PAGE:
Alzheimer’s Disease: Using Technology for Treatment

March 4, 2019 Sydney Osmar Capacity, Elder Law, General Interest, Health / Medical, In the News Tags: 0 Comments

My colleague, Garrett Horrocks, recently blogged on a promising breakthrough in research relating to the early detection of Alzheimer’s disease. The research focused on the use of artificial intelligence to assist in the early detection of the disease.

Last week, I came across an interesting article that discusses a promising breakthrough in the United States in treatment for patients who suffer from Alzheimer’s disease and other degenerative diseases. The fact that treatment options continue to be explored by the science, engineering and medical community is hopeful, in light of last year’s announcement by the world’s largest pharmaceutical company, Pfizer, that it is pulling out of research into Alzheimer’s disease.

The treatment consists of implanting a “pacemaker” into the part of the brain responsible for executive and cognitive functions, such as planning, problem solving and judgment. The article explains that a battery pack is then placed in the chest, which sends electrical currents through the wires in a process called “deep brain stimulation” or DBS.

Studies on the use of the implant have shown that the subject patients’ cognitive and daily functional abilities as a whole declined much more slowly than Alzheimer’s patients in a matched comparison group who were not being treated with DBS.

The article highlights one study participant, Ms. Moore, who, prior to receiving the implant, was unable to cook meals or dress herself without assistance. According to the article, Ms. Moore was very fearful that her disease would take away her ability to play hymns on the piano, however, after two years of receiving DBS, she is still able to continue playing the piano and can now cook meals, select outfits and plan outings independently.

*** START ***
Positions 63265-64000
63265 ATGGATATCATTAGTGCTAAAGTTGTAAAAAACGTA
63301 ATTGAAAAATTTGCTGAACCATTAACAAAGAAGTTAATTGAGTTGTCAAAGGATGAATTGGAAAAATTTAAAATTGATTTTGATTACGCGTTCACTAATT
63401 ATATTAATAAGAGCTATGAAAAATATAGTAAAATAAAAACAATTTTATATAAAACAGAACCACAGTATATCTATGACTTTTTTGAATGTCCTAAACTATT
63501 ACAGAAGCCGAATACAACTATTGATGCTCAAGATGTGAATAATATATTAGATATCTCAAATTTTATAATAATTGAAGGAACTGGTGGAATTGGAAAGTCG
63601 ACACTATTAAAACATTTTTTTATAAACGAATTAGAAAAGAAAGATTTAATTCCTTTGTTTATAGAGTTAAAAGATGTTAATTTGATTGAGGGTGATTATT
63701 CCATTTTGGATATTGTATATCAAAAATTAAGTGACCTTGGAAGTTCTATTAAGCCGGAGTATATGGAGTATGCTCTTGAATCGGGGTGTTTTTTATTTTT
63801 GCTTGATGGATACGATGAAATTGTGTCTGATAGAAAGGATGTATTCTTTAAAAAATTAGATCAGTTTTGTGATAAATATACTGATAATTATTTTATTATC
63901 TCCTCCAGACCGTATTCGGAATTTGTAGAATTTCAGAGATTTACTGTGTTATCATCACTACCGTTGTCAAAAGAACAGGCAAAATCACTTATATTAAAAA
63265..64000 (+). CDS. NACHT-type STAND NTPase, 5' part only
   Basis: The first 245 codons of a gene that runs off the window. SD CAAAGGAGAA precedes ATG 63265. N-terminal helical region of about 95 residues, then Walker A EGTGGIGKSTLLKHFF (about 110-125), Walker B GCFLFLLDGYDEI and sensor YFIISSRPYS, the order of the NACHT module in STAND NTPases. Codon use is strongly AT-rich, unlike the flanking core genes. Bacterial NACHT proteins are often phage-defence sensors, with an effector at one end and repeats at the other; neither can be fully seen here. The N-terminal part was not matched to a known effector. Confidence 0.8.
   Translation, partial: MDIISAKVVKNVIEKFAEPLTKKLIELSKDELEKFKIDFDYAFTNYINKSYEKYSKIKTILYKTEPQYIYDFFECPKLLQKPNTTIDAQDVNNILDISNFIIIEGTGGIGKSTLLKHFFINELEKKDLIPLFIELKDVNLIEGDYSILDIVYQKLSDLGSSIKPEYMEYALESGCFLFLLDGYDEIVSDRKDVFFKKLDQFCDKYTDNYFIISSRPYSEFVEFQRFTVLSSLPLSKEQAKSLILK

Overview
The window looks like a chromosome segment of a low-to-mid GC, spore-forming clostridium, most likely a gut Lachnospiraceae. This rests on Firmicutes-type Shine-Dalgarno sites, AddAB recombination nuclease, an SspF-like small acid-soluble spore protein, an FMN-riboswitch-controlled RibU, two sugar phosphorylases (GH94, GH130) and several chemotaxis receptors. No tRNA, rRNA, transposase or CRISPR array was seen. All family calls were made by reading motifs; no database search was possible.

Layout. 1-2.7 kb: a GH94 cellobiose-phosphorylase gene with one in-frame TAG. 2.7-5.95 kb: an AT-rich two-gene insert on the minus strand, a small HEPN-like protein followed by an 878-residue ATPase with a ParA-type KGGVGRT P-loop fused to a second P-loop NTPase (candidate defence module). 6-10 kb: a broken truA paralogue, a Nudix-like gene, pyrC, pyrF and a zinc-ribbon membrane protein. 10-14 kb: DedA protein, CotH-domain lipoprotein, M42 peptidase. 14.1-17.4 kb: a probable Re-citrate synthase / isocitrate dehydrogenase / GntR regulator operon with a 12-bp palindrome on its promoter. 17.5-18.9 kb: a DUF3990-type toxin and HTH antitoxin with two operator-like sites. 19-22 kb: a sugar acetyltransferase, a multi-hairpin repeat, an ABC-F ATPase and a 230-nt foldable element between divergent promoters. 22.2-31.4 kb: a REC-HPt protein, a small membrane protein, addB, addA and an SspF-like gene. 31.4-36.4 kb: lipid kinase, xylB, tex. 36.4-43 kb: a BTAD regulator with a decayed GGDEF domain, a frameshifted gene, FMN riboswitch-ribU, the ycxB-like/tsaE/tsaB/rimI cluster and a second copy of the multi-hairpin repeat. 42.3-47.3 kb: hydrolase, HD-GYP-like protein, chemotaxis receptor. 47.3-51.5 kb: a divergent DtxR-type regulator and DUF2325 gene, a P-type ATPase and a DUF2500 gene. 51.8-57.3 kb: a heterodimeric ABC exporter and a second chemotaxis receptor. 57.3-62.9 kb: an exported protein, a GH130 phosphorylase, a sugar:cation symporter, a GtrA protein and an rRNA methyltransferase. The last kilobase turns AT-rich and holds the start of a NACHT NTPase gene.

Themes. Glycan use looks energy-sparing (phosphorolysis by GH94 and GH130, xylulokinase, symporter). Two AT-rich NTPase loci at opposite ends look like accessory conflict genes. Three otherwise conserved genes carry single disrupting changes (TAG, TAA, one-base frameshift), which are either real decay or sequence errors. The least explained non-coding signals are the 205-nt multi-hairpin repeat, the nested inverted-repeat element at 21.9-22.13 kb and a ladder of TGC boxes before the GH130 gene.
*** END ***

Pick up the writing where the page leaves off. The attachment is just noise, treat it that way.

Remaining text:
My colleague, Garrett,  has pointed out in his recent blog that there could be many ways in which the use of artificial intelligence in the early detection of Alzheimer’s could impact succession and estate planning, such as a predictive diagnosis prompting a testator to take steps to implement an estate plan prior to the loss of capacity.

There is no global definition of capacity, and there are varying degrees of capacity that attract different legal tests. Capacity is decision, time and situation specific, such that a person may have capacity to do certain things, but not others, at different times and under different circumstances.

While the full impact of the use of the implant and DBS in treating Alzheimer’s is not yet clear, should the treatment continue with its successes, it may be possible that people living with Alzheimer’s who do not have testamentary capacity today, may have testamentary capacity sometime in the future.

Thanks for reading!

Sydney Osmar

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